Writer, Chimamanda Ngozi Adichie has received the highest honour of Harvard University in the field of African and African American studies, which is the W.E.B Du Bois Medal. ENIOLA OYEMOLADE talks about the journey of the writer so far.

Popular Nigerian writer, Chimamanda Ngozi Adichie, has received the W.E.B Du Bois Medal on October 6, 2022, at Harvard University’s Sanders Theatre in Cambridge, Massachusetts.

The W.E.B Du Bois Medal is Harvard’s highest honour in the field of African and African American studies. It is awarded to individuals in the United States and across the globe in recognition of their contributions to African and African American culture and the life of the mind.

According to the Director of the Hutchins Centre, Professor Henry Louis Gates Jr., in an official statement, the 2022 honourees, including Adichie, represent “unyielding commitment to pushing the boundaries of representation and creating opportunities for advancement and participation for people who have been too often shut out from the great promise of our times.”

On her Instagram page, Adichie had posted a video of her speech during the award ceremony. She had said, “The most meaningful thing for me as a writer is to know that I can create something that means something to other people. And so, what moves me the most is to hear from people who have read me and say ‘your work made me feel seen, your work made me think differently, your work made me feel that I was not alone’.

“So I am so grateful for this award because again, it makes me think that what I am doing matters and it’s a gift to feel that what you are doing matters.

“For the young people who are here, if you care about anything, please care about reading. Reading is so important, reading is magical; books are magical and I really think one of the best ways to counter what seems to me to be an ugly tsunami of book banning that is going around in this country, is to read.

“The only way we can answer to censorship of books is to read books and so, for you young people, I just want to make a small suggestion: how about you give up social media for two weeks, three weeks, a month? And read, read, read. Thank you. This has been such an honour.”

Alongside another video of her hugging some of the other medallists, she had written: “I felt so honoured to be honoured with Harvard University’s DuBois Medal…”

Recipients of the award have included writers, scholars, artists, philanthropists, journalists and public servants whose works have helped the field of African and African American studies.

Some past recipients of the medal include Oprah Winfrey, Muhammad Ali, Maya Angelou, Steven Spielberg and Chinua Achebe.

The Hutchins Centre for African and African American Research had stated that the medal was for people “who embody the values of commitment and resolve that are fundamental to the Black experience in America”.

Born in Enugu on September 15, 1977, Chimamanda Ngozi Adichie grew up on the campus of the University of Nigeria, Nsukka, where her father was a Professor and her mother was the first female Registrar.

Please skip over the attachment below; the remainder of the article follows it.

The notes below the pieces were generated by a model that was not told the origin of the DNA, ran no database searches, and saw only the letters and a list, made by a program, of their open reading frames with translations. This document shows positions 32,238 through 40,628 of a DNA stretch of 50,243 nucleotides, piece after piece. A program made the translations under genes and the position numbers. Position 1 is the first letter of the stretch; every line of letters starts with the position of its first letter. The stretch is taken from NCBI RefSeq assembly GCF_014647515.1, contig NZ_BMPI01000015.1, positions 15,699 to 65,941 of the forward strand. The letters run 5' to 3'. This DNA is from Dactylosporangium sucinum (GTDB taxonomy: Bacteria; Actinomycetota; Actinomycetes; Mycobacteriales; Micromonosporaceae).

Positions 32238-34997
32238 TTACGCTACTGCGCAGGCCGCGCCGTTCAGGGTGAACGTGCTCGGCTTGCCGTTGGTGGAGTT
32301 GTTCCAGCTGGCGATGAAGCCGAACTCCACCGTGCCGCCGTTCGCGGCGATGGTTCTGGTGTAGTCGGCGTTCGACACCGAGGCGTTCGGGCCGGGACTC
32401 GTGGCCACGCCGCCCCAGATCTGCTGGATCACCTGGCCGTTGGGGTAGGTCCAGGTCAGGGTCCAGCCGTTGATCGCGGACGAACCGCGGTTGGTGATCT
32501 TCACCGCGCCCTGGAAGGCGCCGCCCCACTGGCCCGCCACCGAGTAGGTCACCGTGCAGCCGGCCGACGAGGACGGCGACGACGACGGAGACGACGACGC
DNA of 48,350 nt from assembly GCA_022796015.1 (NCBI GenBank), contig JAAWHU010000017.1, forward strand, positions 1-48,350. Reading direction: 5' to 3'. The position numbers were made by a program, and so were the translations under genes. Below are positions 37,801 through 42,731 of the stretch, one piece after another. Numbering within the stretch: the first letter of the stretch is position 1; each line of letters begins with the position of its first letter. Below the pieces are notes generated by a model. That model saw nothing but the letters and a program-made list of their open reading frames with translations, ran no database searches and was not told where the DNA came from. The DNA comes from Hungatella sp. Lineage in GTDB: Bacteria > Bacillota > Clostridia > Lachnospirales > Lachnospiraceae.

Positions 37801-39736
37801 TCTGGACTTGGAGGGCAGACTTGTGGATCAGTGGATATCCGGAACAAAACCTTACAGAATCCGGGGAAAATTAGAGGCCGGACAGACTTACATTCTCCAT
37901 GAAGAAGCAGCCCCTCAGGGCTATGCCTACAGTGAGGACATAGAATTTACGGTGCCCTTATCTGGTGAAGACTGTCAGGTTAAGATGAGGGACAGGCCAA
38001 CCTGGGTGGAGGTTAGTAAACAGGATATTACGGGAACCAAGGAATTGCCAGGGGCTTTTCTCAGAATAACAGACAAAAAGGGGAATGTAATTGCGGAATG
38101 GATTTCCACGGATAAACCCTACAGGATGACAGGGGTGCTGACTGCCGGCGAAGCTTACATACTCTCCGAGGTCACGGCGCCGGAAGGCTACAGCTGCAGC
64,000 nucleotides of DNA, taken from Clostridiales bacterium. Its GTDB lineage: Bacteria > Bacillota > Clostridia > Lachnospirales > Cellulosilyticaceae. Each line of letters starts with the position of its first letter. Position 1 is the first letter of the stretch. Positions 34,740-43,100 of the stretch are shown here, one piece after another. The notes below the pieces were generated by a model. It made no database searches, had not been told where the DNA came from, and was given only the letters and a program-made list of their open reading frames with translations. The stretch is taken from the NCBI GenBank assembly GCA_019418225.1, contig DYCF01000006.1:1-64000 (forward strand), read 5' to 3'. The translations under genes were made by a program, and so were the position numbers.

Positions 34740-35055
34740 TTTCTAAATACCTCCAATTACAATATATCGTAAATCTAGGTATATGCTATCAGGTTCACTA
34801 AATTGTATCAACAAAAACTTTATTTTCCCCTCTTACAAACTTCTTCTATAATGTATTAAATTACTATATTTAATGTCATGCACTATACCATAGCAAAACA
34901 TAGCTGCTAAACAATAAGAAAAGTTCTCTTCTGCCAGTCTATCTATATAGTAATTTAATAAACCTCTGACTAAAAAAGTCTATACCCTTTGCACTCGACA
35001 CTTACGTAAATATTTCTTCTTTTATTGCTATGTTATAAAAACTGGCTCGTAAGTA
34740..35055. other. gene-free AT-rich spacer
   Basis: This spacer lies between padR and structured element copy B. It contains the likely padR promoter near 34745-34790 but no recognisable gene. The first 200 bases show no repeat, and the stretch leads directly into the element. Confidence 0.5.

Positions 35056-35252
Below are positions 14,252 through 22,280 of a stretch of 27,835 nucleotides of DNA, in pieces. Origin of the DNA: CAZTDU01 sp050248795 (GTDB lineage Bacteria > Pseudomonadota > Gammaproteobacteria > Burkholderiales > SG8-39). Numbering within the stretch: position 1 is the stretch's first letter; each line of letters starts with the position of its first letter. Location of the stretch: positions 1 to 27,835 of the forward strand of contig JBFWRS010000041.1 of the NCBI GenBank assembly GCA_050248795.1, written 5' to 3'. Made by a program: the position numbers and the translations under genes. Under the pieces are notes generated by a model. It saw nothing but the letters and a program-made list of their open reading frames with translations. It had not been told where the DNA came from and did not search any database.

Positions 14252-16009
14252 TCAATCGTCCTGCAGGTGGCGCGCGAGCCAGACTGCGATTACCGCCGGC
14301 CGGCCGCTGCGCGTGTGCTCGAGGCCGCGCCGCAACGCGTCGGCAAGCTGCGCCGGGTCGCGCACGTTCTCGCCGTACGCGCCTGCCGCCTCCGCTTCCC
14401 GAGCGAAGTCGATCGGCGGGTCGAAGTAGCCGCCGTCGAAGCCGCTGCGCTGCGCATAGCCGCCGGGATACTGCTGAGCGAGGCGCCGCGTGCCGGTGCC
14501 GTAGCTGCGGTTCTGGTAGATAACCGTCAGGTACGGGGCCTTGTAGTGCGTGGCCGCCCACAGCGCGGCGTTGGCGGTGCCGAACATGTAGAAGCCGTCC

After studying medicine for a year at Nsukka, she left for the United States at the age of 19 to continue her education on a different path.

In 2001, she graduated summa cum laude from Eastern Connecticut State University with a degree in Communication and Political Science.

She has a Master’s Degree in African Studies from Yale University and another Master’s Degree in Creative Writing from Johns Hopkins University. She was awarded a Hodder fellowship at Princeton University for the 2005 to 2006 academic year, and a fellowship at the Radcliffe Institute of Harvard University for the 2011 to 2012 academic year. In 2008, she received a MacArthur Fellowship, popularly known as the “genius grant.”


Adichie has received honorary doctorate degrees from top schools like Johns Hopkins University, the University of Edinburgh, Eastern Connecticut State University, Williams College, Haverford College, Duke University, Bowdoin College, Yale University, SOAS University of London, Georgetown University, University of Pennsylvania, among others.

Her work has also been translated into over thirty languages.

Her first novel, ‘Purple Hibiscus’ written in 2003, won the Commonwealth Writers’ Prize, and her second novel, ‘Half of a Yellow Sun’, written in 2006, won the Orange Prize.

Another of her novel ‘Americanah’ written in 2013, won the United States National Book Critics Circle Award, and was named one of The New York Times Top Ten Best Books of 2013. A story from her collection, ‘The Thing Around Your Neck’, was awarded the O Henry Prize.

Adichie has delivered two notable TED talks which are the 2009 TED Talk ‘The Danger of A Single Story’ and her 2012 TEDx Euston talk ‘We Should All Be Feminists’, which started a worldwide conversation about feminism, and was published as a book in 2014.

‘Dear Ijeawele, or a Feminist Manifesto in Fifteen Suggestions’, which is an epistolary form of manifesto was published in March 2017.

Her most recent work, ‘Notes On Grief’, published in 2021, which talks about hope and remembrance is an essay about losing her father.

She was named one of TIME Magazine’s 100 Most Influential People in the World in 2015. In 2017, Fortune Magazine named her one of the World’s 50 Greatest Leaders. In 2018, she received the Global Hope Coalition’s Thought Leadership Award, and the Action Against Hunger Humanitarian Award.

Adichie is a member of both the American Academy of Arts and Letters and the American Academy of Arts and Sciences.

She divides her time between the United States and Nigeria, where she leads an annual creative writing workshop.

In 2009, Adichie married Ivara Esege, a Nigerian doctor, and together, they have one daughter, who was born in 2016.


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